Pension Reform – Slow Progress or No progress

December 10, 2010 – Six months will have passed since the Finance Ministers’ meeting in PEI which seemed to be a breakthrough in pension reform. They are meeting again on December 20 in Kananaskis, Alberta. For anyone monitoring the progress of pension reform, it’s fair to wonder whether any progress has since been made. The answer, unfortunately, is no.

When the finance ministers concluded talks in June, they announced consensus, if not unanimity, on the need to increase CPP modestly. At the time, Federal Finance Minister, Jim Flaherty said that a “couple of ministers need to go back to their governments to have further discussions on that option, but we are going to go ahead and mandate our senior officials to work collaboratively on technical and implementation issues … and to complete this work by the fall.”

Fall has come and mostly gone, and little of import has been accomplished. A number of governments issued consultation documents soliciting expert and citizen input on CPP reforms. CARP submitted responses to both the Nova Scotia and Ontario governments, supporting CPP enhancement, while urging the respective governments to not lose sight of the central issues in pension reform: savings adequacy, universal coverage, defined benefits, and low management expense costs.

To read CARP’s submission to the Nova Scotia Government click here

To read CARP’s submission to the Ontario Government click here

CARP stands by it Universal Pension Plan as a comprehensive means of ensuring retirement savings adequacy for all Canadians. The core goal of any country’s pension system, after all, is to provide an adequate system available to the full breadth of the population that is sufficient to prevent poverty in old age. It must be affordable by the employers and employees and other participants and robust enough to withstand major shocks, including economic, demographic, and political volatility.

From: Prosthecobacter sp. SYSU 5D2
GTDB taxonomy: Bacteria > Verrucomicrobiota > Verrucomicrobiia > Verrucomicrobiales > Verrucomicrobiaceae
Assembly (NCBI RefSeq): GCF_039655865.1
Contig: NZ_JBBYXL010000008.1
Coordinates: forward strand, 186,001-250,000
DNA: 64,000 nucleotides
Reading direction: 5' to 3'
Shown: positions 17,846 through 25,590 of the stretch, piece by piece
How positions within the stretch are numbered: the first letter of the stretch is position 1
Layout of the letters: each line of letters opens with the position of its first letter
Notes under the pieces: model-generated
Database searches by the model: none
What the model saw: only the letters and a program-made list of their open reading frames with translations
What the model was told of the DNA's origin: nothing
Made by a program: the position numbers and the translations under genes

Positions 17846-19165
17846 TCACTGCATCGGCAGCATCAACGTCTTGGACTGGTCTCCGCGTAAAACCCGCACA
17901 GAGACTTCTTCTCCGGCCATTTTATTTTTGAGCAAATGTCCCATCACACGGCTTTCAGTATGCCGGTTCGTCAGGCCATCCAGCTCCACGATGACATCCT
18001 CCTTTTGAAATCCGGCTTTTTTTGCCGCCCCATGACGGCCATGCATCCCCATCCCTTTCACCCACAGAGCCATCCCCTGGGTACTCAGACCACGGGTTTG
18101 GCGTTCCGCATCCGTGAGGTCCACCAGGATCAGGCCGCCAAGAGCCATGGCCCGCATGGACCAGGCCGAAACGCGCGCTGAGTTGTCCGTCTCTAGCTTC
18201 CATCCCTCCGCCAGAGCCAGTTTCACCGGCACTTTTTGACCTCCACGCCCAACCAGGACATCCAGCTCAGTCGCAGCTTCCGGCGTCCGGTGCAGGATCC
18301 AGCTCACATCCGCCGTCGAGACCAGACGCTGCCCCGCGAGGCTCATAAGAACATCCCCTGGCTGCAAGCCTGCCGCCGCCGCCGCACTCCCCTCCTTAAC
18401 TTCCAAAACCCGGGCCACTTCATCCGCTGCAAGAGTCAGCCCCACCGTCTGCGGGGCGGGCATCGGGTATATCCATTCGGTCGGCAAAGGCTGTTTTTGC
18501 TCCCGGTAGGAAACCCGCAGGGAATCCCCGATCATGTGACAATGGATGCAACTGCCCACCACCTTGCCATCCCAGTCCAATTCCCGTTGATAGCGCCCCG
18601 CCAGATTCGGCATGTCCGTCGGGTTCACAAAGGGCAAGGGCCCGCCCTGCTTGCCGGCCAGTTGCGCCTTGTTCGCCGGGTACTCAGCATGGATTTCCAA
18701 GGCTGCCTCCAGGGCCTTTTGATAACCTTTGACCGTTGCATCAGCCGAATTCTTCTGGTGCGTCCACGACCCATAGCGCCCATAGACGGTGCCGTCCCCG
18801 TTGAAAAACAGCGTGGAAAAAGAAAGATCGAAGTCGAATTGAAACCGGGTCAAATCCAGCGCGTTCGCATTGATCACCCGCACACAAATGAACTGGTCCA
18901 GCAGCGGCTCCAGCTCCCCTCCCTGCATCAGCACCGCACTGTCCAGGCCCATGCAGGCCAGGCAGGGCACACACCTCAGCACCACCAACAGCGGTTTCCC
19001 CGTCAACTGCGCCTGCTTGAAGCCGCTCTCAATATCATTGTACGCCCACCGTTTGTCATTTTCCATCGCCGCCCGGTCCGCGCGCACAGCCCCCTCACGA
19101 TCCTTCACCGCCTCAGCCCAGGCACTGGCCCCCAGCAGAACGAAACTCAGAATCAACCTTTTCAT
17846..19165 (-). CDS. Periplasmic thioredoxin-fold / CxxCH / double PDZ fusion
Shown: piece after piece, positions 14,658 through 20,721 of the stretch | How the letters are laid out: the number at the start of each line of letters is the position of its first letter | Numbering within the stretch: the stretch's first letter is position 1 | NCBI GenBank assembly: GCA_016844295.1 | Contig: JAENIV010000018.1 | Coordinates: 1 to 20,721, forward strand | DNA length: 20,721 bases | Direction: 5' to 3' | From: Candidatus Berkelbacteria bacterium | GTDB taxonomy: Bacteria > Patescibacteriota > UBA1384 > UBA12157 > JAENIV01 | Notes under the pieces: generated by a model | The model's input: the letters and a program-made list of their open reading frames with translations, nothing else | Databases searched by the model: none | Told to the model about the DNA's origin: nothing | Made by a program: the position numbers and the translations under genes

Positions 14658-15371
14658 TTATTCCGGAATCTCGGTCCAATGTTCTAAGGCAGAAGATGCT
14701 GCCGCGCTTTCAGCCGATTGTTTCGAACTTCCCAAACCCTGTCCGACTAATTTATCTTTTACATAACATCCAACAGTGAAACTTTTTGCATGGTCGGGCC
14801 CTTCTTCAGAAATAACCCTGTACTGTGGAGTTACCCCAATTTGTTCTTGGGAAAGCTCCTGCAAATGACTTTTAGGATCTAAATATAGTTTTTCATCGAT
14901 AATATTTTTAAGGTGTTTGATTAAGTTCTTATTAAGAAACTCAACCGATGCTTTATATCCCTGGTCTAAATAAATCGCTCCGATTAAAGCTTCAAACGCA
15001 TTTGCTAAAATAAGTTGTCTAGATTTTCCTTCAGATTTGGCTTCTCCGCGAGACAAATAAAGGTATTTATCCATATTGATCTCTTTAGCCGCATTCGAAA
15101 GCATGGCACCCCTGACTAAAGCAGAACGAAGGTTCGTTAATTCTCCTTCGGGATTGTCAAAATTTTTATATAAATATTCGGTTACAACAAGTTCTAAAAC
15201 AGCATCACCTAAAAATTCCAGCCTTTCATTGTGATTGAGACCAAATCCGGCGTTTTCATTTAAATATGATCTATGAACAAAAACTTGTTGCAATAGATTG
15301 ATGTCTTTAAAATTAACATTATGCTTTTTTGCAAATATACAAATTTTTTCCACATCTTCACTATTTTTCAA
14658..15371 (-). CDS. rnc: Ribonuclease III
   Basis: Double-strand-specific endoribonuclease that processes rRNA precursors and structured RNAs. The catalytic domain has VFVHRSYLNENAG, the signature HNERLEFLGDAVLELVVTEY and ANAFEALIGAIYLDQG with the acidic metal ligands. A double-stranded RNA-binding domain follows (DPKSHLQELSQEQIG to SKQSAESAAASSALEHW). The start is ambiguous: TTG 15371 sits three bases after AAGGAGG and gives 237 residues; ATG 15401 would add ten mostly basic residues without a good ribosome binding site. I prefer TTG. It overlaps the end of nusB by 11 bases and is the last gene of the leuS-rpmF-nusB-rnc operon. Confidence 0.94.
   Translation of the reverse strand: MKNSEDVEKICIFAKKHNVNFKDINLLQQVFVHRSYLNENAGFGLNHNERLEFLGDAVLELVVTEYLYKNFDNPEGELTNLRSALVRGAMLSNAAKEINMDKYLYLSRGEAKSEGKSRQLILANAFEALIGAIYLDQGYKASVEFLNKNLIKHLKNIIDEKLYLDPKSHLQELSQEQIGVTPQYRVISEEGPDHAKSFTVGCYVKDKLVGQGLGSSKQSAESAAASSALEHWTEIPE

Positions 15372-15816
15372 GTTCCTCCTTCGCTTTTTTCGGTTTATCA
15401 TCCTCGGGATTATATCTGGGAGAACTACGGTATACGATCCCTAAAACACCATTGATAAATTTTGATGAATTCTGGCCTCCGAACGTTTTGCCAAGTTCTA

From Modest CPP Expansion to Modest Expectations

Unfortunately, the general tone surrounding pension reform has turned from modest CPP enhancement to setting modest expectations. If the PEI meeting represented a confident step forward, the tone of pension discourse leading up to Kananaskis is decidedly more cautious. Flaherty recently announced that CPP enhancements are “not something that will happen quickly. We have to first of all agree on where we’re going and make sure everybody’s happy with that. We already have at least one dissenting province and as you know there’s a quota rule in there, and I don’t know what the position of Quebec is.”

Well, Quebec is sitting on the fence. The “one dissenting province”, on the other hand, is Alberta, and its spokesperson on the issue is Finance Minister Ted Morton, for whom the pension problem is not as significant as it seems to the rest of us and the proposed solution is too great for the problem. “So why, when you have a fairly narrowly defined retirement-income problem that needs to be solved, why do you come in with a CPP hike that hits everybody?” Morton asked. “And particularly, why do you do it when we’re trying to come out of a recession and job creation is probably the most important thing governments are doing. In the end, it’s a payroll tax.”

Minister Morton and like-minded critics seem to forget that CPP enhancements made in the late 1990’s not only weren’t job killers, but the unemployment rate dropped in subsequent years. Similarly, any downward pressure on wages due to CPP premiums increasing is largely a matter of deferring income, which after all is the point of saving for retirement. Simply, the money put aside now is not lost income, its deferred income.

With few exceptions, governments have also failed to see how helping people save for themselves will reduce pressures on government budgets. Currently, OAS and GIS are paid from the general tax base. The more Canadians are given an opportunity to save adequately from their own earnings, the less government will have to dedicate to supplementing retirement income from current tax dollars. All Canadians want a secure means of providing for their own retirement. At a time of increased budgetary constraints, we should expect our governments to jump at the chance to provide the savings vehicles so that people can save for their own retirement rather than look to government support later.